Note: These classes are conducted in collaboration with the Associated Logging Contractors of Idaho, and qualify for 4 credit hours for the Idaho Pro-Logger program.
ALC-Idaho is hosting a Logging First Aid and Safety class at our Coeur d’Alene office from 8 a.m. to noon June 21. OSHA and the State of Idaho Logging Safety Regulations require that all workers in the woods participate in Logger First Aid & Safety Training every year. This class is also a required component of the Idaho Pro-Logger continuing education program. Register here: https://members.idahologgers.com/ev_calendar_day.asp?eventid=62&evreg1=2&t=&testmtype=&pub=1
The Pacific Northwest Agricultural Safety and Health Center (PNASH) has compiled resources to help manage work fatigue and sleep.
“Even on typical work days, forestry jobs closely match the work of first responders,” PNASH shared on their blog. “Staying alert and strong is key to staying safe, but it isn’t easy. Especially with long days, traumatic incidents, fatigue, and a slew of stressors to manage.”
Here are some trusted resources from PNASH:
- Long Work Hours and Fatigue Training: A guide from CDC/NIOSH
- Fatigue Management: BC Forest Safe offers strategies for log hauling and log camps such as shift scheduling and driver support.
- Fatigue Management Guidelines for the Forest Industry: From WorkSafe Victoria is a comprehensive guide on causes of fatigue, recognition of symptoms, and assessment of risks.
- Emergency Preparedness and Response: CDC’s ‘‘Topics’ list links to an extraordinary catalog of practical guidance ranging from chemical spills, to natural disasters, to stress and fatigue.
- Total Worker Health Resources: Employers will find toolkits and trainings to bring to their teams, including fatigue and stress management, safety climate, workplace policies, employee well-being evaluation.
- Sleep Disorder Facts and Healthy Sleep Tips: If sleep is the concern, the American Academy of Sleep Medicine’s educational arm has excellent resources.
Every fall, many forest landowners gather up branches/slash from logging activities and burn large piles. However, some make the mistake of assuming that the fire is completely out, when in fact the remaining unburned material may smolder for months under winter snow.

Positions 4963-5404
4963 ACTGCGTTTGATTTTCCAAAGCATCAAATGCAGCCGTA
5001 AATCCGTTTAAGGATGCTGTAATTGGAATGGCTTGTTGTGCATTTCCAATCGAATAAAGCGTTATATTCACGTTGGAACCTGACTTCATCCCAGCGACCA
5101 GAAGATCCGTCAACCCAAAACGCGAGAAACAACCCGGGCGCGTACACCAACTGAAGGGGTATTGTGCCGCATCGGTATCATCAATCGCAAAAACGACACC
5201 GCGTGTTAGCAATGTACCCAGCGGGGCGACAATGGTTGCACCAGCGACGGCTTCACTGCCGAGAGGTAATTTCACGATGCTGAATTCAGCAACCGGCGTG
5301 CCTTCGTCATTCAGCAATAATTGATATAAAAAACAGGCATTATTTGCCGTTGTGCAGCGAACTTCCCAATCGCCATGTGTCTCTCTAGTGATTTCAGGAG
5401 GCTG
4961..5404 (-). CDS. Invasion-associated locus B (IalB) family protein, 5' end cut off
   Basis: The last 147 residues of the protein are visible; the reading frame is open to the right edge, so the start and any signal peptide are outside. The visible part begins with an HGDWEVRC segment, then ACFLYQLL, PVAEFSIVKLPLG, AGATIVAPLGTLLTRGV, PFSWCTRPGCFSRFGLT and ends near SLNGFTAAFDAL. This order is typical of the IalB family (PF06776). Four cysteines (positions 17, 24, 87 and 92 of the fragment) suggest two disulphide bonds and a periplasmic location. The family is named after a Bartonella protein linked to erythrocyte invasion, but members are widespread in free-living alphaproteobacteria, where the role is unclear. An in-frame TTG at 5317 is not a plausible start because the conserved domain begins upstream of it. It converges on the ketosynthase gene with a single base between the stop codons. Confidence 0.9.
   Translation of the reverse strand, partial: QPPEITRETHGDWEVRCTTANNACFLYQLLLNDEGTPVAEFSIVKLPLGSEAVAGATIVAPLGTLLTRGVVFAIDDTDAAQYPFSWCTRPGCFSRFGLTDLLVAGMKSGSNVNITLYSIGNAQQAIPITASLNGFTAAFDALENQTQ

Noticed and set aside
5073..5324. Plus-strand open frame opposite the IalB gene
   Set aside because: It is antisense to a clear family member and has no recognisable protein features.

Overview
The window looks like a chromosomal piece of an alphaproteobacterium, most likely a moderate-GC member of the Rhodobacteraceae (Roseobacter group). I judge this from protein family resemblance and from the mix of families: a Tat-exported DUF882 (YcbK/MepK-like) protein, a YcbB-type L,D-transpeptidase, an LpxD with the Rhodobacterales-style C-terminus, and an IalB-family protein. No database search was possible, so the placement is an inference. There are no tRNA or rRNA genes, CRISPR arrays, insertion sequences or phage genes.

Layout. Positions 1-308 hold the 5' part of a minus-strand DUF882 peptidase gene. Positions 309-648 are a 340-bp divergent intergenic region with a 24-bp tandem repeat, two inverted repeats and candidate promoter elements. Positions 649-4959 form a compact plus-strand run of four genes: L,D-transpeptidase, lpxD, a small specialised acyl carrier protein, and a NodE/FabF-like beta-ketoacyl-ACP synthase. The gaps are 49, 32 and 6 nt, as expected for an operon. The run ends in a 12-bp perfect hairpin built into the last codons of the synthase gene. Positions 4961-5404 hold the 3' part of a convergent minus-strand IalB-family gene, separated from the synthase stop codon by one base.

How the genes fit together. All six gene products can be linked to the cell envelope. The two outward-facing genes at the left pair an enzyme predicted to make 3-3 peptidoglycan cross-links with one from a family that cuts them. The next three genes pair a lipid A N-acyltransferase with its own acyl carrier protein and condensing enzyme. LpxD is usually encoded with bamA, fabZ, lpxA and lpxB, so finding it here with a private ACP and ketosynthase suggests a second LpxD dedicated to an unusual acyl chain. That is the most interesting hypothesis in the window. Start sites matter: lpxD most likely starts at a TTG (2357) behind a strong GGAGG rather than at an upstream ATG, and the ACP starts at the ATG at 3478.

It is extremely important to be sure your pile is out: Go back and check the piles for heat. The pile must be cold to the touch. Large piles of unburned material may need to be moved around to ensure the fire is completely out. Remember, people may be liable for the cost of fire suppression if their fire gets out of control.
Already this year there have been reports of those still-smoldering piles catching flame. That, combined with unusually dry conditions for this time of year, is creating a serious wildfire risk with fires already occurring as a result.
More about at-risk piles: Large piles of tree materials that were pushed together by bulldozers or other types of equipment are especially at risk of smoldering and catching flame because the dirt and rocks may cover partially-burned tree material, allowing it to smolder without visible evidence. Snow cover can further insulate the pile, creating a slow-cook heat within the pile. Once the snow melts and the material dries out, the smoldering heat can catch flame and spread to other areas. The attached photos from this spring near Bonners Ferry in North Idaho are examples.
If you are doing any burning: Burn permits are required May 10 – October 20 each year. They are free. They are not required for campfires.
Who needs a permit: Idaho law (38-115) requires any person planning to burn outside city limits within Idaho, including crop residue burning, to obtain a state burn permit during this period, referred to as closed fire season. A burn permit must be obtained before starting debris burning activities and you must have it with you when burning. Other laws related to open burning in Idaho also apply. Permits are free and good for 10 days. Campfires do not require a burn permit.
How to get a burn permit: Visit the self-service website burnpermits.idaho.gov. Permits are available seven days a week and are immediately issued and valid. No matter where you want to burn and what you plan to burn, the system will either issue you the burn permit you need on the spot or tell you which entity to contact for alternate or additional permits. A permit may also be issued by your local IDL office.
About IDL Fire: Idaho Department of Lands Fire Management (IDL Fire) in partnership with two Timber Protection Associations and with the support of rural volunteer fire departments and other partners, are responsible for fire suppression and prevention on more than 6 million acres of state and private forests and rangelands in Idaho. IDL Fire focuses on initial attack with the goal of keeping fires at 10 acres or less. IDL Fire protects and preserves important endowment timber assets that help fund Idaho schools and other beneficiaries, as well as millions of acres of private forestland.
— Idaho Department of Lands